WHAT IS A CONSTITUTION?
A constitution is a set of principles, values and ideas upon which countries are created and supported in legal form. Constitutions contain many articles relating to different aspects of how a country should be run. The specific feature in many African constitutions that I will be looking at is the maximum number of terms in which a President can serve. Traditionally African presidents have been limited to two terms in office. However, at the time of writing, there are thirteen African Presidents who have been able to remain in office for more than two terms – some have even served for as many as six!
HOW ARE POLITICAL LEADERS IN AFRICA SECURING A THIRD TERM?
It is becoming increasingly common for African leaders to seek third terms in office by making slight changes to their constitution. The president of Rwanda Paul Kagame for example successfully amended the constitution in 2015, allowing him a third presidential term. Despite the fact that such a measure was unconstitutional, Kagame won the election of 2017. Cases where African leaders outstay the usual two terms in office are becoming more and more common – Teodoro Obiang Nguema Mbasogo has been in office in Equatorial Guinea since 1979! Such unconstitutional activity has to be stopped in order for political accountability – the responsibility of politicians for their actions – to grow.
REASONS TO BE CHEERFUL
Not all African leaders seek a third term in office by constitutional change – Ellen Johnson Sirleaf of Liberia gracefully left office after her second term – an example for all African leaders. Public protests against attempts to change the constitution to afford presidents an extra term have also proved effective. In countries such as Burkina Faso, Burundi, Rwanda and the Democratic Republic of Congo African people have resisted efforts to extend presidential tenure, demonstrating that constitutions are still valued and defended by many Africans. The president of Burkina Faso Blaise Compaoré was even forced to flee the country in 2014 because of public protests at his attempts to extend his 27-year presidency, a clear example of the power that African people can wield against unconstitutional measures.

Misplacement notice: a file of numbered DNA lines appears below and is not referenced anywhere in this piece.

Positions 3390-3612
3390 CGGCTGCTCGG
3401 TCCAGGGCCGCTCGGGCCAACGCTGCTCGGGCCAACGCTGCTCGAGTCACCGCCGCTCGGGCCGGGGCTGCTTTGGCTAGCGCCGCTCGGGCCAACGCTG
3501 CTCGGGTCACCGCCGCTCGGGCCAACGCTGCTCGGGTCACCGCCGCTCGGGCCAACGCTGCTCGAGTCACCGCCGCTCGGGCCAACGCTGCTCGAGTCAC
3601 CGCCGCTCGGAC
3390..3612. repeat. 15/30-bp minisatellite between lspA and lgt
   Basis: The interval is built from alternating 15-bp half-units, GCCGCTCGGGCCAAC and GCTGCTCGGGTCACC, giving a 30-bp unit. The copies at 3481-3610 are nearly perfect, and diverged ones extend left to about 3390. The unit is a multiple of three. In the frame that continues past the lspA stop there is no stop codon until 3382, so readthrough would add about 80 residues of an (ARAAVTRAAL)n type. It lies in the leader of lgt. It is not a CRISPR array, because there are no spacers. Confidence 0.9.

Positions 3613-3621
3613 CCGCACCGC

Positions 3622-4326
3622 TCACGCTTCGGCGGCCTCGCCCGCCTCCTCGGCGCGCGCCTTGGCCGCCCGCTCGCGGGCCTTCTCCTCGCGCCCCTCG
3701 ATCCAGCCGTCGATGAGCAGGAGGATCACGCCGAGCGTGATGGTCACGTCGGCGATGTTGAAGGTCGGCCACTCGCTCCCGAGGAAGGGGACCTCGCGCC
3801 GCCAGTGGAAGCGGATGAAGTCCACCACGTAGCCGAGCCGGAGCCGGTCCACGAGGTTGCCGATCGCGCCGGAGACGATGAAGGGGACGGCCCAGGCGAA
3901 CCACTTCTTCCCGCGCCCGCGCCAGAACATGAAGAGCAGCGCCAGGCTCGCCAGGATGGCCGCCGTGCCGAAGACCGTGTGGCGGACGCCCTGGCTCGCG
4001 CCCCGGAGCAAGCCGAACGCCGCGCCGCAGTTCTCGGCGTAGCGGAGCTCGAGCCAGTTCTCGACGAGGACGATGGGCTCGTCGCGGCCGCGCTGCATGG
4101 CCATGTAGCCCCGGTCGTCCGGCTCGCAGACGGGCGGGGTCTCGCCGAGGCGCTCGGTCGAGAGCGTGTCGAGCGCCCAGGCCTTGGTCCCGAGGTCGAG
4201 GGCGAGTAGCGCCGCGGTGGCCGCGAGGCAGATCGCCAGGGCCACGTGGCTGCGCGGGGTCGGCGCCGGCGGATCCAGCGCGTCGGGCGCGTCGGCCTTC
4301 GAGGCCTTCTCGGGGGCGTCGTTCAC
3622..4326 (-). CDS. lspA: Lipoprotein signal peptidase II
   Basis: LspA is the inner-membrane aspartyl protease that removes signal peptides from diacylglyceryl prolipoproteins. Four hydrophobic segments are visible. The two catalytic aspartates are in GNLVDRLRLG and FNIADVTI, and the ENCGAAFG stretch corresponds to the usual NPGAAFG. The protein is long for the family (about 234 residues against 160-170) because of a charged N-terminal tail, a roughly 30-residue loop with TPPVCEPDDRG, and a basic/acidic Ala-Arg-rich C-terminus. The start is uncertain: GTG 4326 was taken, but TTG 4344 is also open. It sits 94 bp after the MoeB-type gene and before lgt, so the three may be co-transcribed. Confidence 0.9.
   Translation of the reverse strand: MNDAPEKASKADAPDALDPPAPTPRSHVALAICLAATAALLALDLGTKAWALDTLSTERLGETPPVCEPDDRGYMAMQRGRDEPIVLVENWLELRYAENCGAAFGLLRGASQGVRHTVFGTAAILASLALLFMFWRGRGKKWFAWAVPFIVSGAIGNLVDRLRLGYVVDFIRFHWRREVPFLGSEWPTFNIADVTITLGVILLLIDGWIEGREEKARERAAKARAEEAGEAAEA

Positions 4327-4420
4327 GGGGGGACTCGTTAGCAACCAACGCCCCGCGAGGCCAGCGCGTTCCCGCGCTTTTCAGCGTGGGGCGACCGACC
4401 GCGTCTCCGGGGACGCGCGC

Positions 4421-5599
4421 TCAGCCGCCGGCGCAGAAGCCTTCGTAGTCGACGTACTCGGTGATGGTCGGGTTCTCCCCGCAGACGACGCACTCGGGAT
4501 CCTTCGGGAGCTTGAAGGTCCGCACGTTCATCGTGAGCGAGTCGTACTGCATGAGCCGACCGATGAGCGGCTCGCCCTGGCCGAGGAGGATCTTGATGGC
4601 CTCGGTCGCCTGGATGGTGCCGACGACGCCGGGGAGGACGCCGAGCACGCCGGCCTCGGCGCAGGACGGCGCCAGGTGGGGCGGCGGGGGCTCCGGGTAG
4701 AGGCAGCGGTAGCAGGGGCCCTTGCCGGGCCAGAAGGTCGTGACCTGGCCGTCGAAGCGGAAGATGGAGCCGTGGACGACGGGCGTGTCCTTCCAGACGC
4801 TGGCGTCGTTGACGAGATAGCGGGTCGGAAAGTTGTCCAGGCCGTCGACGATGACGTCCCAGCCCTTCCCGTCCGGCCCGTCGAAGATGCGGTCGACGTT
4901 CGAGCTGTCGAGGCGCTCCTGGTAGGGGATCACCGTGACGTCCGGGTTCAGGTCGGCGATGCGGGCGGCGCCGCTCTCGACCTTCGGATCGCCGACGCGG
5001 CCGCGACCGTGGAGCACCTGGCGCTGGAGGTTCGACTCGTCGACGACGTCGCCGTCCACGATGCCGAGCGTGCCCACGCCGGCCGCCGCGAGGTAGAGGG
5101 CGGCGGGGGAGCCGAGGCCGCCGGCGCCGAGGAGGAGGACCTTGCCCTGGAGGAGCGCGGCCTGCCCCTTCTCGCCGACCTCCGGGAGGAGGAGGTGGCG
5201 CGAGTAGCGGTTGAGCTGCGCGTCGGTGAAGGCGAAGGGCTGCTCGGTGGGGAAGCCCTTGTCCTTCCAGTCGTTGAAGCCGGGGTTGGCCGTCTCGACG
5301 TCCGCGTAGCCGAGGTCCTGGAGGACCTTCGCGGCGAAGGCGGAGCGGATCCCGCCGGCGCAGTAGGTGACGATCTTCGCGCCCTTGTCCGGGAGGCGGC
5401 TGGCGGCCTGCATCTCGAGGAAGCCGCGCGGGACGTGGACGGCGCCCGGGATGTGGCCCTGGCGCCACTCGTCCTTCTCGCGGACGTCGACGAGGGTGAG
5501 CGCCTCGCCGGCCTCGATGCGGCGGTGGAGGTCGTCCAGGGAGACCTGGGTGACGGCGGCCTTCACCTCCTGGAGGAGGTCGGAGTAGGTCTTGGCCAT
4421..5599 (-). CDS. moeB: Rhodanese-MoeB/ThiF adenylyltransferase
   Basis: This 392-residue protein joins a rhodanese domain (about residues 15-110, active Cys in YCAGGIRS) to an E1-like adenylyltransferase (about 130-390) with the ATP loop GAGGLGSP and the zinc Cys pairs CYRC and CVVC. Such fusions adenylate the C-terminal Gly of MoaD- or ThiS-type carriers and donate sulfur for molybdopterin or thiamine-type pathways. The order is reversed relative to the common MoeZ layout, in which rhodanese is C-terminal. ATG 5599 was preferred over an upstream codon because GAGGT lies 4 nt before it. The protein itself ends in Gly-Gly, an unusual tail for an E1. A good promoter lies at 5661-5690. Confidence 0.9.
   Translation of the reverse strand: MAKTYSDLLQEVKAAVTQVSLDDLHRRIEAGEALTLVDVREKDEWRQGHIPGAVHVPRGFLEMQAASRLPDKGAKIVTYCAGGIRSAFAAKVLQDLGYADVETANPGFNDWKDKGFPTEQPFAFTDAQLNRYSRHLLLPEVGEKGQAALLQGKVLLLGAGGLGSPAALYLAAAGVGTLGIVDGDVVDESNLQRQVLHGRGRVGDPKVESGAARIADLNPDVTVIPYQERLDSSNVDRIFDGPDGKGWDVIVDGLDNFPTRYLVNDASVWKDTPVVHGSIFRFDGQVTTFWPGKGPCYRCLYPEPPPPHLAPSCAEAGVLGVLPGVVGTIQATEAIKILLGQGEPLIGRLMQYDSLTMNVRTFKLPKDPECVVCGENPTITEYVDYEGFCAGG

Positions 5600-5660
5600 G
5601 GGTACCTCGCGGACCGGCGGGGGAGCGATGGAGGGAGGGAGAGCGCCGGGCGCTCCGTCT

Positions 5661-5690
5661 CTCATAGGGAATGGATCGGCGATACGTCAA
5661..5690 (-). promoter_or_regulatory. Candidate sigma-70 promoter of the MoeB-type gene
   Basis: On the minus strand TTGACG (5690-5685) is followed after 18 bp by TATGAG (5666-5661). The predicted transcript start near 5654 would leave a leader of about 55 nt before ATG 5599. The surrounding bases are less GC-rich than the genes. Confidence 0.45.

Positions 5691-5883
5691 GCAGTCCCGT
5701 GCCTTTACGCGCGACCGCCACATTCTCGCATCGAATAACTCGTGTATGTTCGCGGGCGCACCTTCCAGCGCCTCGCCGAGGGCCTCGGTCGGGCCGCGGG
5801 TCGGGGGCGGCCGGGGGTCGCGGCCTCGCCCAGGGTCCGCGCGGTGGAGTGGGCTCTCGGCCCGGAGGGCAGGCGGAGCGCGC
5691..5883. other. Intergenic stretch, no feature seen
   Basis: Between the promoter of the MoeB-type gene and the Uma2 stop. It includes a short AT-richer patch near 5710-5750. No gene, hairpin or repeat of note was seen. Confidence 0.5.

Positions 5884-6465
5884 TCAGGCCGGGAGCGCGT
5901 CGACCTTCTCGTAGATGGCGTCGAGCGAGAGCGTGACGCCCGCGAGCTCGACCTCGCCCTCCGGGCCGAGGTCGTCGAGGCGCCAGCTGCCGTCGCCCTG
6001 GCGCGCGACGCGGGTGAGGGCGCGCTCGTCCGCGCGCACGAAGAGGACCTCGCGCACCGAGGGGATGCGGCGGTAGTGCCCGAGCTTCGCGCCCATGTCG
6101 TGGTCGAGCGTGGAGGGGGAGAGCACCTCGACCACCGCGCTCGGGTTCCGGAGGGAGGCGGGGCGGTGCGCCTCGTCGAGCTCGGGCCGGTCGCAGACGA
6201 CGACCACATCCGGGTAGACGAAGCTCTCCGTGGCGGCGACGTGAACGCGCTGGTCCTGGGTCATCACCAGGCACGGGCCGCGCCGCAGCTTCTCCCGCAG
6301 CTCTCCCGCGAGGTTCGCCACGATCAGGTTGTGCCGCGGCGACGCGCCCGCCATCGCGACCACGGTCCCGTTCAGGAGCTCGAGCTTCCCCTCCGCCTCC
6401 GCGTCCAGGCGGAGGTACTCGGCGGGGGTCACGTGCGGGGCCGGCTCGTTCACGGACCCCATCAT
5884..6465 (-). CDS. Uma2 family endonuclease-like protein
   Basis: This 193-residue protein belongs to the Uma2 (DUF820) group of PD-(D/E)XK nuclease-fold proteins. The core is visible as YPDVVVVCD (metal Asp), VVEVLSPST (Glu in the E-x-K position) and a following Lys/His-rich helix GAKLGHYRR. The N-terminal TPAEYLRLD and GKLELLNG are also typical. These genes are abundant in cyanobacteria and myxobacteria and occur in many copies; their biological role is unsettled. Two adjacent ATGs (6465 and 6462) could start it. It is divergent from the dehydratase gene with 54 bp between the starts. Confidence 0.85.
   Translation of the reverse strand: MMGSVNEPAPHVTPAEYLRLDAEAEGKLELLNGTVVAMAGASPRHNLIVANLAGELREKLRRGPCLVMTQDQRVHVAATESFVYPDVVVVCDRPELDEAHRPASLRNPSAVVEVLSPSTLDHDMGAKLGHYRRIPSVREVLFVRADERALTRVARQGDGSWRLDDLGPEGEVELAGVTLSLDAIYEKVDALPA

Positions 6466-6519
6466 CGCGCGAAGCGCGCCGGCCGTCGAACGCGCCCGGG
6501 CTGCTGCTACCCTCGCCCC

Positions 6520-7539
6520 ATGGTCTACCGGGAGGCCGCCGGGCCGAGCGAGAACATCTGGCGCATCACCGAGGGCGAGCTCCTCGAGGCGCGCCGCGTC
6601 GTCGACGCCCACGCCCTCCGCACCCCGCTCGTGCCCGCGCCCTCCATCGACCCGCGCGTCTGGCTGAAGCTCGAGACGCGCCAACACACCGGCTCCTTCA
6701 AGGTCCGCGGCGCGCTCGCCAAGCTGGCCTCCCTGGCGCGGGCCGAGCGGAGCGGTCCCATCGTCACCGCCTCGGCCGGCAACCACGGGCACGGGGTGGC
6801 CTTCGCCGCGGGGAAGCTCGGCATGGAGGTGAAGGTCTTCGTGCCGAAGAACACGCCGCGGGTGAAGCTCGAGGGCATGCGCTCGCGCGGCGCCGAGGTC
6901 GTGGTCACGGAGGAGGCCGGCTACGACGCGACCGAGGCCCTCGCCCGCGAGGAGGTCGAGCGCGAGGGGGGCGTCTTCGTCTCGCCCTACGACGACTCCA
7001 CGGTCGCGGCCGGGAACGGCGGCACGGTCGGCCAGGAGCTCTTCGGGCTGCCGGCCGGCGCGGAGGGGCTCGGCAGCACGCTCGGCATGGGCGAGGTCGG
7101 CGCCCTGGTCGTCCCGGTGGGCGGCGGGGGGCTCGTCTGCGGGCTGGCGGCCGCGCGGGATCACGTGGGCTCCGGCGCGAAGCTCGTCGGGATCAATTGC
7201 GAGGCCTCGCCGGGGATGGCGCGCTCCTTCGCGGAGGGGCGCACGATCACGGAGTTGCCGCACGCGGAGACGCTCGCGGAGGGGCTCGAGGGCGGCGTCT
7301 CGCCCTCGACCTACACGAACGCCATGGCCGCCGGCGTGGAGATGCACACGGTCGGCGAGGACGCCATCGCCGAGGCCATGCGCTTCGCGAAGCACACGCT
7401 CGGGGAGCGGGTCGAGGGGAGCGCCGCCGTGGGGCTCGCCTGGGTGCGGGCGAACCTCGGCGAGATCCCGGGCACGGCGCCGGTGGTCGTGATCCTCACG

The example of Burkina Faso is an important one for countries across the African continent. It is important to understand the difference between the instances where governments attempt to change constitutions to serve the interests of the people, and where such amendments serve largely the interests of politicians themselves. If political leaders are allowed to extend their terms of presidency with no consequences, then more unconstitutional measures may follow. It is incredibly important to resist attempts to change the constitution, simply to allow political leaders to keep their grip on power.